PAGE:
'Modern safety measures are defacing historic racing': Doug Nye

'A new historic racing demonstration series asks drivers not to wear modern full-face helmets’ – hurrah!'

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Pigged-off is probably not the most refined expression, but it adequately describes at least part of this particular bystander’s reaction to what the historic racing scene has become.

I’m the first to applaud the enthusiasm, commitment and in some cases the skill demonstrated by most involved. I’ve also been long connected with the creative side of the Goodwood events, and also in the specialist competition car auction world supplying many great cars.

My particular discomfort involves eligibility and the adverse effect of increasingly ‘one-size-fits-all’ FIA regulation upon the historic racing scene so sorely affecting the picture of the past that it presents to today’s spectating (and viewing) public.

Of course it’s a source of grief when one sees a YouTube video presenting “all the crashes from the Monaco Historics”. While in the real GP Mick Schumacher did a comprehensive job of showing how Monte Carlo’s barriers can demolish a modern F1 car, that’s no excuse for part-time amateur ‘hysteric’ drivers demolishing their valuable rarities there. To what end? For most the reality is that it’s only ego-preening pretend racing.

But this has always been the case, and it’s a facet of vintage, historic and classic car competition which will always endure – as long as national legislation allows enthusiasts (and poseurs) still to compete in ‘proper’ racing cars from bygone times.

But my state of piggery is stoked by the way that modern regulations deface the general scene. Even the most basic appearance of so many historic-racing cars – and their drivers – is now so far removed from the contemporary reality it’s like a badly dressed movie. Aah – the defenders of modern reality will crow – you’re a dinosaur content to see cars flying through crowds, drivers maimed, death and destruction. Most whingers – embarking on a bleat like mine – will perhaps shamefacedly back down and protest innocence of any such attitude, they just wish to make the point. But I’m not sure I can do that. When I came to motor racing in the late-50s/early-60s it was largely because I was so impressed to see men – and a few women too – risking all versus physics and local geography. The aesthetic scene – away from the British aerodromes – could be breathtakingly impressive.

In most modern cases – largely due to the onward march of those twin great gods, civilisation and safety – that aesthetic is lost today. On the modern stage one sees a wonderful Grand Prix car from the 1930s, ’60s or ’70s driven by someone who suddenly looks too big, due to a roly-poly romper-suit and massive, bulky crash helmet. We also see cars whose once supremely fine proportions have been wrecked by a lofty and massive roll-over bar. We are all expected to turn a blind eye to such defacement because “it’s for safety”. And where safety’s concerned no civilised person can complain.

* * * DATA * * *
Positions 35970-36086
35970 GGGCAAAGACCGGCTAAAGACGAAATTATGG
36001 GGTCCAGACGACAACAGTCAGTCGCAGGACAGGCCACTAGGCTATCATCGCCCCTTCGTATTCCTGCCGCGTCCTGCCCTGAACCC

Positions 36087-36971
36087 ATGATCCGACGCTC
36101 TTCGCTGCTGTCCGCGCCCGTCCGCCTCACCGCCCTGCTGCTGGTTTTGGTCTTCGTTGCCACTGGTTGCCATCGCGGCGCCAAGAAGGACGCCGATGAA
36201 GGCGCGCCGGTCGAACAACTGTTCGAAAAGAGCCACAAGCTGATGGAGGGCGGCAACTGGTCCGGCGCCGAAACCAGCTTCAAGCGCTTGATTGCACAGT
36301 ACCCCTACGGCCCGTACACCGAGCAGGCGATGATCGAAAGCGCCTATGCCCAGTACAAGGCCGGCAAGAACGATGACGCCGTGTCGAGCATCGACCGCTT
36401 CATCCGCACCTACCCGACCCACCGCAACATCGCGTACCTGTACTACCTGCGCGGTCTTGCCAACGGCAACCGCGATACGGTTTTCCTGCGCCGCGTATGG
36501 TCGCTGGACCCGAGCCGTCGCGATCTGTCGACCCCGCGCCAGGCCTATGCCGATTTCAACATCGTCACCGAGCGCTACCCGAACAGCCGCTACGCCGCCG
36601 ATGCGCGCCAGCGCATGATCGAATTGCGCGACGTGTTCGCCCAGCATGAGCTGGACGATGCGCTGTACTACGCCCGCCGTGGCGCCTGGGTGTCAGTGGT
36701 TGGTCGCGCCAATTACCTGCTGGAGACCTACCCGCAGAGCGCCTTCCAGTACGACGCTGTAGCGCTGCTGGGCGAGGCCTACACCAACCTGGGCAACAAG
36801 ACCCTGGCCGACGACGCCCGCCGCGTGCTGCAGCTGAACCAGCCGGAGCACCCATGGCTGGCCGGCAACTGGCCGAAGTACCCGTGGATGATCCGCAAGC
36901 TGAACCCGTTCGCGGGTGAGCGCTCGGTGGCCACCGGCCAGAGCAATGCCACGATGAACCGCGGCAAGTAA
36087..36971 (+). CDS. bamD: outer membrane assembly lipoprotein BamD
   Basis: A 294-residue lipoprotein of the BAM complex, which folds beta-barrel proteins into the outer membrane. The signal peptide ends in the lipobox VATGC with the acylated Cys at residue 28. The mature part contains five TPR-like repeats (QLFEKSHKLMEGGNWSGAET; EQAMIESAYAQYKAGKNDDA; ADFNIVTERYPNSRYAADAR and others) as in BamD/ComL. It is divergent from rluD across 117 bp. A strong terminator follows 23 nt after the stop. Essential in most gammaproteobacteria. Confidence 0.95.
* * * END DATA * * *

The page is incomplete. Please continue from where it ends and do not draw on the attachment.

Well, some of us do, though sense appreciates that progress is one-way, so this facet of historic racing can never revert. So why not cut out the ‘racing’ pretence?

“I hope it gets the support this tiny dose of old time reality deserves”

Jason Wright, the Italian-based American businessman/ enthusiast/car collector and historic racer possesses an exceptionally fine-tuned appreciation of “the way it was” – and he is behind a move to adorn some leading historic race meetings with a demonstration of just that.

So, starting with the Austrian Österreich, sorry, ‘Red Bull’ Ring meeting in early June he is running a limited series known as ‘1961-1965

Grand Prix’ – an invitation demonstration for 1500cc Formula 1 cars, with no entry fee. His regulations simply say:“This is a demonstration, not a race, and is intended as an event where we can enjoy our cars in safety”.

“Due to both the value and the format of the demonstration, anyone causing an accident will be asked to leave. Cars will be safety-checked by our scrutineer. All drivers must attend the pre-race drivers’ briefing.

No HTP is required [hurrah! – DCN]. A valid driver’s licence is required. No racing licence is needed [hurrah!]. We ask drivers not to wear modern full-face helmets [hurrah!]. Old style helmets are preferred but they must be in good condition. Being a demonstration, not a race, homologated racing equipment is not needed [hurrah!].

“Overtaking is only allowed on the left on the designated straights, and must be completed before the first braking marker.

No car can remain in the lead for more than one lap. No timing is allowed and no cameras on the cars [hurrah!]. No advertising on the cars [hurrah!]. Our aim is to make the cars look like they did in the day [hurrah!].

“Practice will start and end in the pits.

Each demonstrative race will have a standing start with grid positions drawn from a hat.

“Cars will follow the pace car from the pits to the starting position. The starting grid will be two by two format [boo!]. No overtaking on the first lap.

“After the chequered flag cars will be parked in parc fermé for an hour. All drivers on the podium [hurrah!].”

Well, Jim, it’s not historic racing as we know it – but I for one really appreciate the sentiment behind it, the true-to-original preparation that is going into it, and hope very much that its creators receive the governing body support that this tiny dose of old-time reality most surely deserves. I feel better now.


Doug Nye is the UK’s leading motor racing historian and has been writing authoritatively about the sport since the 1960s